Lawmakers setting Tennessee education policy get first homework assignment

A former teacher, Rep. Roger Kane has experience assigning homework. But this year marks the first time he’s assigned it to his fellow Tennessee lawmakers.

Members of the House Education Instruction and Programs subcommittee walked away from their first meeting on Wednesday with the panel’s first-ever homework assignment: a 26-page case study from the Harvard Business Review about a Maryland charter school gone awry.

The Knoxville Republican, who chairs the subcommittee, gave the lawmakers a week to read the study and answer questions about whether the school should be closed.

“I want to know what questions we should be asking,” said Kane, now an insurance broker who still teaches finance to adults. “I want us to understand what we’re asking others to do.”

Kane, who has served in the legislature since 2012, said he did the assignment himself while learning about minority student achievement at an Education Pioneers conference, which he attended in hopes of broadening his perspective.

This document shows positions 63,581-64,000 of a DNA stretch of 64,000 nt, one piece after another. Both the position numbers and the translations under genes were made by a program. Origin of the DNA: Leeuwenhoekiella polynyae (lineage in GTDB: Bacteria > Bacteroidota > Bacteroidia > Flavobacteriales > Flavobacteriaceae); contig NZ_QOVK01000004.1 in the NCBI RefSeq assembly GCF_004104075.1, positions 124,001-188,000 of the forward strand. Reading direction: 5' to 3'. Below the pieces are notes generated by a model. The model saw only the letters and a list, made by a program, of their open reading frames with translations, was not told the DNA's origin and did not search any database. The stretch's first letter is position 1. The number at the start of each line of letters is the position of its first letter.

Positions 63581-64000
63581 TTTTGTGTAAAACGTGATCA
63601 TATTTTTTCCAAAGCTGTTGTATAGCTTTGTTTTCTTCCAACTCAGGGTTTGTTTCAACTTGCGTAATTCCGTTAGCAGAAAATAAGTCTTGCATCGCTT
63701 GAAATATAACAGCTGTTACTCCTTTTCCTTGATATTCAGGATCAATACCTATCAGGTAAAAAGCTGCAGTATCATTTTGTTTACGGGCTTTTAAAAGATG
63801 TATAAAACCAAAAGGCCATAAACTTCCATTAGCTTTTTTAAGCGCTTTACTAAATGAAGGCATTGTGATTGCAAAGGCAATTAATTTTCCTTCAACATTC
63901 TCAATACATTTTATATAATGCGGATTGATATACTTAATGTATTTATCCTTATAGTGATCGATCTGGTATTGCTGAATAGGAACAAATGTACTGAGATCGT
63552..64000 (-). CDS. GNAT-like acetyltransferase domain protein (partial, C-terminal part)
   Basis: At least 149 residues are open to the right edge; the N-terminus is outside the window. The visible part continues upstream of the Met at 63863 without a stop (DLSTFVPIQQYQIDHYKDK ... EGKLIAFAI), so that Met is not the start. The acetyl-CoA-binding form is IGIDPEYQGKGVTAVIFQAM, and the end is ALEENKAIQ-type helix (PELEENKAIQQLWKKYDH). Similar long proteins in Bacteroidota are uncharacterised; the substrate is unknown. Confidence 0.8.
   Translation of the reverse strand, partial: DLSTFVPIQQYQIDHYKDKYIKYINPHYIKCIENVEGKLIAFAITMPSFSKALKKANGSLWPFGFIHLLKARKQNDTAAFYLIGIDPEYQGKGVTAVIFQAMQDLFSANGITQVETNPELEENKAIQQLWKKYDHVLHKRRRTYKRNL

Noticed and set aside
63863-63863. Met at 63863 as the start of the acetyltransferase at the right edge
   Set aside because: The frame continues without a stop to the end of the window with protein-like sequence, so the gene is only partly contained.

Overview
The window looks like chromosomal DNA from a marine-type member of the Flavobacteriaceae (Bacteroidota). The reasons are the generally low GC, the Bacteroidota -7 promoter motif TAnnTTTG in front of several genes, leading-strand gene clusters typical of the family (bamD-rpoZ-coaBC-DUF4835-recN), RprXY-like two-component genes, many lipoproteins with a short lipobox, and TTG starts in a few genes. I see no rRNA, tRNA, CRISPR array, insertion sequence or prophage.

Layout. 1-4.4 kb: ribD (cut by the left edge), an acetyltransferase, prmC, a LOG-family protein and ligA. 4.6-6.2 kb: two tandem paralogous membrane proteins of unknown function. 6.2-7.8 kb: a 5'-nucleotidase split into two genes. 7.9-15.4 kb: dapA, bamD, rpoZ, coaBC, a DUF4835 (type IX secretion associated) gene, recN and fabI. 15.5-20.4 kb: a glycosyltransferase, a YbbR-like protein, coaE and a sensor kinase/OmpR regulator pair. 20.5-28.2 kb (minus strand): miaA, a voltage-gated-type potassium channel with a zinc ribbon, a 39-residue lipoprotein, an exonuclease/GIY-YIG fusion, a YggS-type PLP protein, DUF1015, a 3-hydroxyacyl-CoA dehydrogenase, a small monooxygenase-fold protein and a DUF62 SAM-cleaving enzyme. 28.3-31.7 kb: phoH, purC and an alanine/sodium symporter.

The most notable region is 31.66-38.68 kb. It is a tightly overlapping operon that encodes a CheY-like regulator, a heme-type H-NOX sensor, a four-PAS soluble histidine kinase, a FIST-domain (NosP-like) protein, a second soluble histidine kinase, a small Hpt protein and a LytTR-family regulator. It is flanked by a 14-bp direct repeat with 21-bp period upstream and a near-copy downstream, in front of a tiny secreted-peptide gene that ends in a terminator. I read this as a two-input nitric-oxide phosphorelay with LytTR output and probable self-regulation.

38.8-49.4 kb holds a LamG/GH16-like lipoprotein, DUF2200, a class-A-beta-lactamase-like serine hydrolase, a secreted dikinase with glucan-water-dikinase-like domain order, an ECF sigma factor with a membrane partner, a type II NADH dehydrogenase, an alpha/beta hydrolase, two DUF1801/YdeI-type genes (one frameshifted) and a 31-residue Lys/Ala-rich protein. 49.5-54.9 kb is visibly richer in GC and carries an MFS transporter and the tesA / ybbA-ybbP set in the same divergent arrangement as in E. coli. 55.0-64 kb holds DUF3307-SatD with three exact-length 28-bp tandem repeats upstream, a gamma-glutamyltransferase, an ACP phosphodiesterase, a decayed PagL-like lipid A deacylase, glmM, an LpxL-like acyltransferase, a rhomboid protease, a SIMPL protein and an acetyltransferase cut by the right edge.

“Ninety-seven percent of my district is white,” he said. “I don’t know the problems (facing minority communities) today as well as I should.”

Kane said the case study — detailing a Massachusetts charter school’s challenges with buildings, teachers and academic achievement — was “eye-opening.”

“It was stunning to me that a state would allow this,” he said.

The instruction subcommittee is one of four panels focused on education in the Tennessee House and meets each Wednesday. The full Instruction committee meets on Tuesdays.

Kane said the homework assignment will not be graded.